remove material in the port, it is were you leave the material that is most
important". The short turn area is the most critical. If it is too-high
the flow will separate. If it is too-low, even if it may flow well, the port
will not be consistently manufacturable. If I was going to detail only one
area of the ports it would be the exhaust short turn area. Careful
detailing of this area will yield more power potential.

Q: Did the development of the Performer RPM 460 Cylinder Head require any compromise?

A: The most difficult application for which to design a cylinder head is an
application that is required to mate with stock intake manifolds and exhaust headers. The fact that the 460 Ford engine was designed with two different intake port configurations (standard and Cobra-Jet) definitely created some issues that had to be decided at the beginning of the design process. In general the head is designed specifically for the largest customer base but material is placed in the the head at the right locations to allow easy modifications that will suit other potential users.
Combustion chamber size was also another issue that presented itself early in the design process. Some customers wanted an CJ size chamber and some desired a larger volume chamber that would produce lower compression ratios with stock configuration pistons. In this case we decided to design and offer two different combustion chambers.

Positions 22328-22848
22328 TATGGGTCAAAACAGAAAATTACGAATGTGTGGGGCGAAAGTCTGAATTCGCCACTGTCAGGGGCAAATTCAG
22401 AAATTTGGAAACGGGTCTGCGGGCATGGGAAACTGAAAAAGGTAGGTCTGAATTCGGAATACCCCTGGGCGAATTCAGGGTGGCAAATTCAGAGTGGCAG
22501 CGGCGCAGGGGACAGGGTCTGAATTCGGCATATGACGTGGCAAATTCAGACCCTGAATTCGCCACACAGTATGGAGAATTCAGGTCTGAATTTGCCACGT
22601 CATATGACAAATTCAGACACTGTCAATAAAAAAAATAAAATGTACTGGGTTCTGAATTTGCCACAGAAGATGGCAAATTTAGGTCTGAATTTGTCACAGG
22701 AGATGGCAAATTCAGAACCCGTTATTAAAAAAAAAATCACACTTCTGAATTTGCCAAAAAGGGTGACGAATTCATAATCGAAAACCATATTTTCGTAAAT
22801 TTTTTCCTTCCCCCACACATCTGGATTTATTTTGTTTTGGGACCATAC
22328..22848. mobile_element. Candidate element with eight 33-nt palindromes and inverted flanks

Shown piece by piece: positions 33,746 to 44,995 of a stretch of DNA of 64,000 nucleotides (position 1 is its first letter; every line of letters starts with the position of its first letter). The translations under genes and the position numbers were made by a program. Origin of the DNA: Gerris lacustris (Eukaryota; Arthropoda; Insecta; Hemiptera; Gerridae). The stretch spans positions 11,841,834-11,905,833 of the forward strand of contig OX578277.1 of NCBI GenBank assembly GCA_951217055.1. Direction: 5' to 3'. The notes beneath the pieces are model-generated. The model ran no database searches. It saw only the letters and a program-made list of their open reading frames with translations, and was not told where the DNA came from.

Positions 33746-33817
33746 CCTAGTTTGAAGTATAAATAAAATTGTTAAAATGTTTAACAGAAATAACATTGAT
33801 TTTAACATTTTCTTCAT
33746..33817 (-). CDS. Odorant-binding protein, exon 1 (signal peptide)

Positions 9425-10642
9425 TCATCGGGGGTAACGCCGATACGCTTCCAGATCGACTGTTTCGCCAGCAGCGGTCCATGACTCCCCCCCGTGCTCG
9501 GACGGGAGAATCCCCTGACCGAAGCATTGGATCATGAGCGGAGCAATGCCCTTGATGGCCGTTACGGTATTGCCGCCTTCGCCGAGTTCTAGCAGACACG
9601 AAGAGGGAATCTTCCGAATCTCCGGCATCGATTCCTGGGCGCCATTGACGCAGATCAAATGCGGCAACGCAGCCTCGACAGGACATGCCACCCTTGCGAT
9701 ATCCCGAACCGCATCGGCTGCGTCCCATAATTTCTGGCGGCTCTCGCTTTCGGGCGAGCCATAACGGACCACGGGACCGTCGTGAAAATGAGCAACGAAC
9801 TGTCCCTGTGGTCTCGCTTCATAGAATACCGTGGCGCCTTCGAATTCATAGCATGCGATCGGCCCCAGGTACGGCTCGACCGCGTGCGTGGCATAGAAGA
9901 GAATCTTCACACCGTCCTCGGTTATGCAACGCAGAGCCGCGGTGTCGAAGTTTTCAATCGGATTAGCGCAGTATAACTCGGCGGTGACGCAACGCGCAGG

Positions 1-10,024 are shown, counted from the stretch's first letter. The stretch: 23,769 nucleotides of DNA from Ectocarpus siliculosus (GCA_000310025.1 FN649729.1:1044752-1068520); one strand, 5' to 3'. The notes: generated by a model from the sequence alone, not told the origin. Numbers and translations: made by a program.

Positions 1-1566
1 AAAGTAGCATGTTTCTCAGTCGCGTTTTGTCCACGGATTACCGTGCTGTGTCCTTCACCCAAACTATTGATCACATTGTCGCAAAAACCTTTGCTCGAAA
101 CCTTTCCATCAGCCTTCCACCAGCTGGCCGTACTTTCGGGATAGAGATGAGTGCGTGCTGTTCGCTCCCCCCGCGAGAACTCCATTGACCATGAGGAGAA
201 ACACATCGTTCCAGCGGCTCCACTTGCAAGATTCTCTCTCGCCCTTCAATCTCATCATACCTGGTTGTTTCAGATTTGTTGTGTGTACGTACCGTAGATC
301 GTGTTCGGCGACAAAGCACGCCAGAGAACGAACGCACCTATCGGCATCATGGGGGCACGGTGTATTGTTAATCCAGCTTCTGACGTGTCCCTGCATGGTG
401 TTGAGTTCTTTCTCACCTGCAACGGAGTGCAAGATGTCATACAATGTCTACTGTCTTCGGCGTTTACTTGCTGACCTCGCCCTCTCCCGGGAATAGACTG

Whether you are building a 460 or not, when having a pair of your own heads power tuned or when shopping for aftermarket heads, keep in mind that the areas of a runner that are the most difficult to see and reach offer the greatest performance gains. In the case of a cylinder head modifier, this is where they will spend the most time massaging the head. In the case of the manufacturer, this is most likely where the greatest Research and Development work will be performed. Sure, when we received Edelbrock's Performer RPM 460 heads for our recent BBF build we knew we were making a leap towards better performance. However, it wasn't until we compared the head by flow testing and taking molds of the runners that we realized our decision was a sound one. Watch for FordMuscle's continuation of the article Streetwise 460 for real world testing of the Edelbrock Performer RPM 460 cylinder head.



Quick inspection of the factory exhaust port shows a massive valve guide boss that hampers flow through the runner.

A look into the Edelbrock port indicates that the valve guide boss was designed flush with the roof of the bowl area.

The bowl area and valve guide boss on the Performer RPM head are shaped to promote smooth air flow without disruptive turbulence.

Stock exhaust bowl and protruding valve guide boss. Sharp short side radius is prohibitive to good flow through the runner.















Edelbrock Corporation
2700 California Street
Torrance, CA 90503

Flow Testing Performed by:
Cylinder Head Dynamics
Tracy, CA
(209) 815-0335